Changes at ’DET confound local listeners

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Reprinted from the Sunday Oakland Press, December 18, 2005

By: Mike Austerman


Raise your hand if you were surprised to hear the changes at public radio WDET-FM (101.9) this week. Me, too. After all, it was just in September, 2004 when several popular NPR and weekend shows were dropped as former general manager Caryn Mathes tried to develop a more consistent focus for the station’s Adult Alternative music programming.

Those changes, however, brought a softness in both ratings and pledge drive support so new boss Michael Coleman undid those changes — and then some. Back on the schedule at the Wayne State-owned station are popular NPR programs “Fresh Air,” “Car Talk” and the “Tavis Smiley Show,” along with local music shows hosted by Matt Watroba, Larry McDaniels, Robert Jones and Chuck Horn. In addition, “News & Notes” hosted by Detroit native Ed Gordon, “Democracy Now” and other talk-based shows have been added, replacing all of the station’s daytime weekday music programs.

Coleman believes the changes will help give Detroit the kind of premier public radio service it deserves. “Our entire community needs access to intelligent, thoughtful and diverse voices about the issues and challenges facing all of us,” he notes.

But while many may rejoice at the return of Click & Clack the Tappet Brothers and Terry Gross, other fans of the old ’DET will argue that the dramatic cutback of music and departure of longtime hosts Martin Bandyke, Judy Adams — who’d been program director — Willy Wilson and John Penney has squelched an important part of our area’s music culture. ’DET had been the only station offering daily music programming covering local artists with a variety of styles — and providing a spotlight likely to never be replaced.

So now WDET is just like most other public radio stations across the country — with a focus on mostly syndicated news/ talk and public affairs during prime listening hours. And although Ed Love keeps his evening jazz show and Liz Copeland is still on board with music overnight, much of WDET’s uniqueness is gone. And how’d you like to have pledged in the fall drive for a music show that now has disappeared?


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Just Askin’: With both WDET and WRCJ-FM (90.9) airing jazz in the evenings, isn’t there an opportunity for an agreement between them? Ed Love could move to WRCJ instead of the satellite-provided jazz service, making room on WDET for Bandyke and/or Adams on WDET. And maybe WRCJ would be interested in hiring Wilson and Penney to bolster its weekend lineup. The stations could cross-promote one another, generating wider interest and monetary support. Could be a win-win situation… which is probably why it’ll never happen.


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Now that Howard Stern is done on regular radio — his “best of” shows are set to air on talk WKRK-FM (97.1) through the end of the year — it’s going to be interesting what happens after he moves to Sirius satellite radio starting Jan. 9. Stern’s audience, which had been about 12 million listeners daily, will be notably smaller since Sirius has about 3 million subscribers and it’s anybody’s best guess how many of those will tune in to Stern. And how outrageous will he be as he attempts to build an audience and move his free radio fans to Sirius in order to make his contract worth the reported $500 million he’s getting in the next five years? If he goes too far over the decency line, industry insiders believe Congress and the FCC will act to put the same kinds of restrictions on satellite radio content that exist on AM and FM radio — restrictions Stern claims have limited his creativity and ability to do the type of show he wanted.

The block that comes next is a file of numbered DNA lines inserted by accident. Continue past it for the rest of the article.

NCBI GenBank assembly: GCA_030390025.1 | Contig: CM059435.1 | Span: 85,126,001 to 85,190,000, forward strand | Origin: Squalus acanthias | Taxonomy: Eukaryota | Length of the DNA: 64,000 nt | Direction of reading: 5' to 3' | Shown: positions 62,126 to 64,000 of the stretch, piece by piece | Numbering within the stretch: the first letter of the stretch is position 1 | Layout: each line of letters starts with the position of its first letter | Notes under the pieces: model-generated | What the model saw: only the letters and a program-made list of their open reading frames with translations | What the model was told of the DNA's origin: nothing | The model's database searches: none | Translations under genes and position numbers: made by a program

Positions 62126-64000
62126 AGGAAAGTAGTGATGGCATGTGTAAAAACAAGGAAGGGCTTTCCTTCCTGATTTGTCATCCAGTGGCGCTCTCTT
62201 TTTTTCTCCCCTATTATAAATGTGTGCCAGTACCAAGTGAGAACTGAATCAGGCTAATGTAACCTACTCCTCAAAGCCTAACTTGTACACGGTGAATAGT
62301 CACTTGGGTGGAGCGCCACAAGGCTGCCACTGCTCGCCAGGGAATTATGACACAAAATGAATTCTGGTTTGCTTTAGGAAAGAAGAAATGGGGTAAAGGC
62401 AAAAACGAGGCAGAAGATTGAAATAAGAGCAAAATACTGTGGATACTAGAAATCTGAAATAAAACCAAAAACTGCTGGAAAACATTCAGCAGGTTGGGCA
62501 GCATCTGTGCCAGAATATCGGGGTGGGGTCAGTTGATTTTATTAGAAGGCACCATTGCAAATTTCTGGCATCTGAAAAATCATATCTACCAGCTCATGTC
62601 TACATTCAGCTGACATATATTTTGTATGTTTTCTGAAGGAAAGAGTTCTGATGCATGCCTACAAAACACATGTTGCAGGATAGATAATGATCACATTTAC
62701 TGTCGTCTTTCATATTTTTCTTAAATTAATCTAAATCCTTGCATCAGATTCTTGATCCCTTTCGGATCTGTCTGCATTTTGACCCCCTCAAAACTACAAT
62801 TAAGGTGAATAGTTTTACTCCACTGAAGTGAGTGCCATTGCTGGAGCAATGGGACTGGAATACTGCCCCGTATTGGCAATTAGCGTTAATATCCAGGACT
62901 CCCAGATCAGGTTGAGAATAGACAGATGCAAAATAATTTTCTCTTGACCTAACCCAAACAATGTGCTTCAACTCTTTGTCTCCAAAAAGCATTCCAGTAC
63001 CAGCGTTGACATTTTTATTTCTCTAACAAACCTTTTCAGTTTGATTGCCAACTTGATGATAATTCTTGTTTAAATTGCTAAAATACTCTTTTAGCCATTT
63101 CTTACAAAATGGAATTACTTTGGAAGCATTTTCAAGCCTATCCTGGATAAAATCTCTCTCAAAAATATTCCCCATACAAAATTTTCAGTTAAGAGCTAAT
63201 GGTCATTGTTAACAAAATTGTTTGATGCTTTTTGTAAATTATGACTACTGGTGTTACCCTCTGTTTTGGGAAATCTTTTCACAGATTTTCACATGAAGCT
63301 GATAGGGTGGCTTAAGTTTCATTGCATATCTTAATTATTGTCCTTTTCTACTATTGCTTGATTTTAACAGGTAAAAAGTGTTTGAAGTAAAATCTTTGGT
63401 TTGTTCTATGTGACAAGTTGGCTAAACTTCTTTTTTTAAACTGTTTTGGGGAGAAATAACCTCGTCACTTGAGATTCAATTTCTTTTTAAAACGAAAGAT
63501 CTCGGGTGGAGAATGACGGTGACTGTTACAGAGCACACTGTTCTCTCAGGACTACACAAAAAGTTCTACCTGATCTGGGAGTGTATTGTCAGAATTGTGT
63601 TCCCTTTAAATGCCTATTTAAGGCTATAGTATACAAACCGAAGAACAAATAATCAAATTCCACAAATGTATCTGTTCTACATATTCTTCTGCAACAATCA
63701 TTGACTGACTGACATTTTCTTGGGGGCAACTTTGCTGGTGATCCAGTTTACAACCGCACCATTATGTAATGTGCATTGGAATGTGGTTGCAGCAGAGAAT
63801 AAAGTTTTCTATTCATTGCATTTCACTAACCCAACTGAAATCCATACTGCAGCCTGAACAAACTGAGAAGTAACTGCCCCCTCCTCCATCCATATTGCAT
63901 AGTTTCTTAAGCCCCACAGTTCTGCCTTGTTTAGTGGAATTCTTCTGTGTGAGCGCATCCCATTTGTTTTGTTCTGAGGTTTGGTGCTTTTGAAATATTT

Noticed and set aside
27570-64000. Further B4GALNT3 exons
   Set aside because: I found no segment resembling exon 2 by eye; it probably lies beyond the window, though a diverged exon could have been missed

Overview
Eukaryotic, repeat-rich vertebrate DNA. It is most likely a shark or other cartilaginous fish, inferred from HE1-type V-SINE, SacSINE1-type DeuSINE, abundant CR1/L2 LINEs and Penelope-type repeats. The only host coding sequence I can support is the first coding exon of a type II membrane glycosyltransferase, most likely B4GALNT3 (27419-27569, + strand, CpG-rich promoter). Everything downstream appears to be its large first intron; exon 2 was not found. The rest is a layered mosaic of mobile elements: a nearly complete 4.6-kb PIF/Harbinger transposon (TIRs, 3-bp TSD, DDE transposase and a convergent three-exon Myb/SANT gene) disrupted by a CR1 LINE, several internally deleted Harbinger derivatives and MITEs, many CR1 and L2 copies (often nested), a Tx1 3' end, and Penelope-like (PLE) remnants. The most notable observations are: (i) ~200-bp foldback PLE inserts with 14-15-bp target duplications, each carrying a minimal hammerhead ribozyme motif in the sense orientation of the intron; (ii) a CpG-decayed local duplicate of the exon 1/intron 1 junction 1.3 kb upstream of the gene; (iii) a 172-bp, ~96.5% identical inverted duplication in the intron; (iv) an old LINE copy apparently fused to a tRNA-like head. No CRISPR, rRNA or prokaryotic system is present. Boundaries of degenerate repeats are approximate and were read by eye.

For now, with the threat of FCC fines lifted, Stern will be able to show us if he is indeed the self-proclaimed “King of All Media” or if he’s someone whose better days are gone and who used government interference as an excuse.


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Glancing at November’s monthly ratings report card, there are a few eyebrow raisers as we await the final fall quarterly numbers available next month. The very early returns show that soft rock WNIC-FM (100.3) didn’t get a boost at all in November with its all-Christmas music marathon, while competitor WMGC-FM (105.1) enjoyed increased numbers with its regular music rotation. It's still too early though to get the full picture on that situation. The introduction of morning man Steve Harvey on adult urban WMXD-FM (92.3) helped push that station’s ratings back on an upward trend and further ahead of competitor WDMK-FM (105.9), the home of Tom Joyner. At Top 40 WKQI-FM (95.5), the Mojo in the Morning crowd is celebrating improvements in every category and has achieved a Top Five ranking in every demo and the No. 1 rating in every female demo. Meanwhile, rock WRIF-FM (101.1) duo Drew and Mike continue to reign overall in morning drive.


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Set Your Dials: For holiday music from organists Elani Eddington and Scott Smith of Lansing at 6 p.m. today on WMUZ-FM (103.5).


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Columnist Mike Austerman has covered radio for The Oakland Press since 2001.

 

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This page contains a single entry by Mike Austerman published on December 18, 2005 8:00 AM.

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